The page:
While it is the C-Suite of CEO's, COO's, and CFO's that make all the headline-grabbing decisions, it is the front line employees that really make or break a company. In the case of U.S.'s largest uniform rental company Cintas (NASDAQ: CTAS) and its peers UniFirst (NYSE: UNF) and G&K Services (NASDAQ: GK), truck drivers play a big part in their successes (and failures).
Maximizing driver productivity
Truck drivers pick up clients' uniforms for cleaning regularly, but they don't get paid more for making additional stops along a delivery route. Because of this, a uniform rental company can maximize its profits by driving productivity with a higher ratio of customers to drivers.
As companies typically don't disclose the number of drivers in their workforce, I use the total staff strength as a proxy for the number of drivers to calculate the customers-to-drivers ratio. The results validate Cintas' current market leadership. Each Cintas employee serves approximately 30 customers, while the customers-to-drivers ratio is about 22 for both UniFirst and G&K Services.
An alternative measure of employee productivity is the amount of revenues per employee. The results are almost identical. According to data from Reuters, Cintas generated approximately $137,000 in revenues per employee for the trailing twelve months, while each staff member at both UniFirst and G&K Services only contributed $117,000. The economics of delivery networks suggest that as the largest uniform rental company, Cintas will continue to do well as long as it can drive more business on existing routes.
The only potential hiccup in this comes when a uniform rentals company expands aggressively and needs to bring on new delivery routes. During Cintas' first quarter 2014 conference call, management acknowledged that margins have been weak for the past year because of new routes that were added in the second quarter of 2013 that are currently still low on utilization, and consequently less profitable. That should change as Cintas starts generating more revenues from the new routes, however. In the meantime, its competitors are trying to seize market share from Cintas by improving their customer service.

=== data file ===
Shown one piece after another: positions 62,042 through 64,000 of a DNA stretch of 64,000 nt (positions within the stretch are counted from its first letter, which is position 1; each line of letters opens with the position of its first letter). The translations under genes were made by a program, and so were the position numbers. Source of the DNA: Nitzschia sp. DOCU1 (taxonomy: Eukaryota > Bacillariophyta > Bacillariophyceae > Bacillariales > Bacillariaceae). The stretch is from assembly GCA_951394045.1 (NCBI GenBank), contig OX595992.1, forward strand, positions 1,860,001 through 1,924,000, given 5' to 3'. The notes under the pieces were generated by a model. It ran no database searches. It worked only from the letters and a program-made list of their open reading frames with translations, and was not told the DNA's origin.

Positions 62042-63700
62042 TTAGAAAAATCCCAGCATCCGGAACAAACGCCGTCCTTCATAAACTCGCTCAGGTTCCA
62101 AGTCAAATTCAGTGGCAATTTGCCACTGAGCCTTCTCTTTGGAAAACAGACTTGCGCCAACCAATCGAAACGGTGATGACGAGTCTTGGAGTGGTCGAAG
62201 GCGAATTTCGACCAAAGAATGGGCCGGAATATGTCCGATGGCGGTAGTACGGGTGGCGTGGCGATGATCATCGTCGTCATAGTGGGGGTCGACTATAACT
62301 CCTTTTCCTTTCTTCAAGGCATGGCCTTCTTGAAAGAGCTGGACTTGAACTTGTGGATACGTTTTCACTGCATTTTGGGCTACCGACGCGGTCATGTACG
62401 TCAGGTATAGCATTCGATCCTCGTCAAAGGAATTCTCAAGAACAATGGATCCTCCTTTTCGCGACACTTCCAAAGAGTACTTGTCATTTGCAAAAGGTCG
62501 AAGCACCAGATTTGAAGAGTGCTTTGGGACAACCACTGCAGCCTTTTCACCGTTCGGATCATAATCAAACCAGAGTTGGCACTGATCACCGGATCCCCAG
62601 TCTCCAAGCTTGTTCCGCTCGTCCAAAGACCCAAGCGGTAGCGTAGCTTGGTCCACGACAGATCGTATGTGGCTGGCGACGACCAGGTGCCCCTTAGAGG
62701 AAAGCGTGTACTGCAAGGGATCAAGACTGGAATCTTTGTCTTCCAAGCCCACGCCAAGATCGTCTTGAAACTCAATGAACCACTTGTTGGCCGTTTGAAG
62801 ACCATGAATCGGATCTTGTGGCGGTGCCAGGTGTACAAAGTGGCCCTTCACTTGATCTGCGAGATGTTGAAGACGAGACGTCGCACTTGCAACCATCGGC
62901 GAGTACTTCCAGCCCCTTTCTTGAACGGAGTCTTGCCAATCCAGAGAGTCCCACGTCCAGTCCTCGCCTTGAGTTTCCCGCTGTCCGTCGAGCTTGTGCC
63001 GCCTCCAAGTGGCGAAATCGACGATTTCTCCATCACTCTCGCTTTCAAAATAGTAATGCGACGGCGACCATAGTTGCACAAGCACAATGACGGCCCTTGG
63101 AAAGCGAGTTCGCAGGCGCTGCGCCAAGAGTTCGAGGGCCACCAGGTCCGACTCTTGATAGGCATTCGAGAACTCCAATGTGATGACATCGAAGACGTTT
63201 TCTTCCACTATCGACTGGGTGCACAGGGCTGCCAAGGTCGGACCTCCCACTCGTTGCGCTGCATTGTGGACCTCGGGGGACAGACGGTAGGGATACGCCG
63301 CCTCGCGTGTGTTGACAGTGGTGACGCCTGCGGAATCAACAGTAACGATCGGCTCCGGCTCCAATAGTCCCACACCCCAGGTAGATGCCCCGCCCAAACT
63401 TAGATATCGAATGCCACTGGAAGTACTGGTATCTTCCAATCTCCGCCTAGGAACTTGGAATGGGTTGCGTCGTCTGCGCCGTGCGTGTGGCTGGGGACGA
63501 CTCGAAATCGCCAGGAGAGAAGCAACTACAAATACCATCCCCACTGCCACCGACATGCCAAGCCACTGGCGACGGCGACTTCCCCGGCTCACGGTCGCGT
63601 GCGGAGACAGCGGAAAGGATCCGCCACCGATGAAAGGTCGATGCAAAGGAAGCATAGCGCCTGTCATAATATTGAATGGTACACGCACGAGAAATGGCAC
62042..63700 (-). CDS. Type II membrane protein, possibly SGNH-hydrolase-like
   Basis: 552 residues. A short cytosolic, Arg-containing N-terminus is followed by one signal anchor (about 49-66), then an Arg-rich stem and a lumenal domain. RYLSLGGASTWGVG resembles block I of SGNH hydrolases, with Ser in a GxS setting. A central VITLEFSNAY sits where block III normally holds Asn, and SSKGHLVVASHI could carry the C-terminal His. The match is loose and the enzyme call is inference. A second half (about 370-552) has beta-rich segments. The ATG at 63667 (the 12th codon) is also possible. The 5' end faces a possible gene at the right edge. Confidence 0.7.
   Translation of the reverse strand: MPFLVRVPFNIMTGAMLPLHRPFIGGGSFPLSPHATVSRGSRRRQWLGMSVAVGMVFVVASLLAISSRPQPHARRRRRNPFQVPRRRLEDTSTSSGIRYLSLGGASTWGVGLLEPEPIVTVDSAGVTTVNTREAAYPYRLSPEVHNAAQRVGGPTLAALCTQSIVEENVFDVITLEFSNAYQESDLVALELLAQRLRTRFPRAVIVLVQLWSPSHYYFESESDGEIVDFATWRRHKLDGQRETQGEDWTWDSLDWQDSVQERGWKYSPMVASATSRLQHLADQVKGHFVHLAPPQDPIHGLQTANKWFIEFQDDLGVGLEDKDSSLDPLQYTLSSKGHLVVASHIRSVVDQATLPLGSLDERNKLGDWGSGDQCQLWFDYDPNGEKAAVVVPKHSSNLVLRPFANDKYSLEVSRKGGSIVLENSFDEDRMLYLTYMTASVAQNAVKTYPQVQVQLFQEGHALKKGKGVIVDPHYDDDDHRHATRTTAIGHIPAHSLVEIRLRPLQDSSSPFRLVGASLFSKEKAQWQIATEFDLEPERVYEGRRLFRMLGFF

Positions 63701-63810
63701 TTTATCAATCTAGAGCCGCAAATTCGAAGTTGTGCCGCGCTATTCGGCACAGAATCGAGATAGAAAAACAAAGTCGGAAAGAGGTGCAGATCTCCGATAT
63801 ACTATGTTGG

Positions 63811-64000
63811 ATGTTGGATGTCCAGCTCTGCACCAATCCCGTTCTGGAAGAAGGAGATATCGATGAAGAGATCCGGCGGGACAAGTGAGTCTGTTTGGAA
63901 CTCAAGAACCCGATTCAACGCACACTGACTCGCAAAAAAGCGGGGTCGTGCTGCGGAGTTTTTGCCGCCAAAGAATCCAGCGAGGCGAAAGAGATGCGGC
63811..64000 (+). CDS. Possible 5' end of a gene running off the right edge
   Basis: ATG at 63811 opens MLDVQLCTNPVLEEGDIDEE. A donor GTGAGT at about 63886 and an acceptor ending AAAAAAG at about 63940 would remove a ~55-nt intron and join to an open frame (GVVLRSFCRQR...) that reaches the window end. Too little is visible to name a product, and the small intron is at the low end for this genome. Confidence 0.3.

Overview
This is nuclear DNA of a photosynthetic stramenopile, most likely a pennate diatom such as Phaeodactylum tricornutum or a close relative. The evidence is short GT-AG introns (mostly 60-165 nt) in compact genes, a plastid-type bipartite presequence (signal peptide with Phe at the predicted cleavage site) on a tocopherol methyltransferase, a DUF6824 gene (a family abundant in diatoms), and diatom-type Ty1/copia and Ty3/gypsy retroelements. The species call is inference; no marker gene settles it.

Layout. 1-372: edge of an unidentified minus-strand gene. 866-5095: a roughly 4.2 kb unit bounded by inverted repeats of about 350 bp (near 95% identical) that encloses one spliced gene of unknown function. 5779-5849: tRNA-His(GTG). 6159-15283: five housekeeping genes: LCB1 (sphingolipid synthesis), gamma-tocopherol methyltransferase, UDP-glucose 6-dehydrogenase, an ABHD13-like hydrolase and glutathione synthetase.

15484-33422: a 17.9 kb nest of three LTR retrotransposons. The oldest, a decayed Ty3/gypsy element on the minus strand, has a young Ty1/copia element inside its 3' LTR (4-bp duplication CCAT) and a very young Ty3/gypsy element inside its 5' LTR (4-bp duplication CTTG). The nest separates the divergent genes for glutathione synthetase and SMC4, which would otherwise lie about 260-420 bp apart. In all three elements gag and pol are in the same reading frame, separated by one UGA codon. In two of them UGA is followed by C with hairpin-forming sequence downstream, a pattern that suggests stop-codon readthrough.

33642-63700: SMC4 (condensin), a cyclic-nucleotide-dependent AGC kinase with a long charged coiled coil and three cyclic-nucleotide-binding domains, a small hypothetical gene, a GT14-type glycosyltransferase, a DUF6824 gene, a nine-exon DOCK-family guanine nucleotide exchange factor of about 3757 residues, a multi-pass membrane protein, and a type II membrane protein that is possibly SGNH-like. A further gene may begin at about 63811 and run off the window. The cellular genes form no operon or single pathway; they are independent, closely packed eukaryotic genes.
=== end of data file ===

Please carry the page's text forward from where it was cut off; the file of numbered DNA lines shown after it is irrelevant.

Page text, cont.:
Driving sales with better customer service
Drivers behave more like salespeople in the uniform rental industry. In fact, UniFirst calls its truck drivers "route sales representatives." According to its job advertisements, UniFirst's route sales representatives are tasked with maintaining client relationships and are empowered to apply discretion in making necessary decisions.
UniFirst's strong sales culture was further validated by its top 10 ranking on Selling Power magazine's 2013 list of "50 Best Companies to Sell For." Selling Power awards companies based on factors such as salary, benefits, and training programs. A strong showing suggests that UniFirst's drivers are motivated to deliver superior customer service.
G&K Services acknowledged that its underperformance was partly attributable to a lack of customer focus in the past. Looking ahead, it has set a target of achieving operating margins and ROIC in excess of 12% for the next two to four years. The company's drivers will play a key role in that by delivering on the G&K Customer Promise. Drivers have to ensure on-time deliveries and excellent customer service as part of the G&K Customer Promise. G&K Services hopes that satisfied customers will lead to increased sales and improved profitability.
Despite efforts to improve customer service, both UniFirst and G&K Services, still lag behind Cintas in terms of profitability. Cintas has consistently delivered gross margins in excess of 40% for the past decade, while its peers have to be content with gross margins in the mid-to-high 30s.
Driver productivity still has a bigger impact on profitability than customer service. With revenues less than one third of Cintas, UniFirst and G&K Services will find it hard to generate higher margins based on economies of scale. My bet is on Cintas to retain its market leadership in the uniform rental business.
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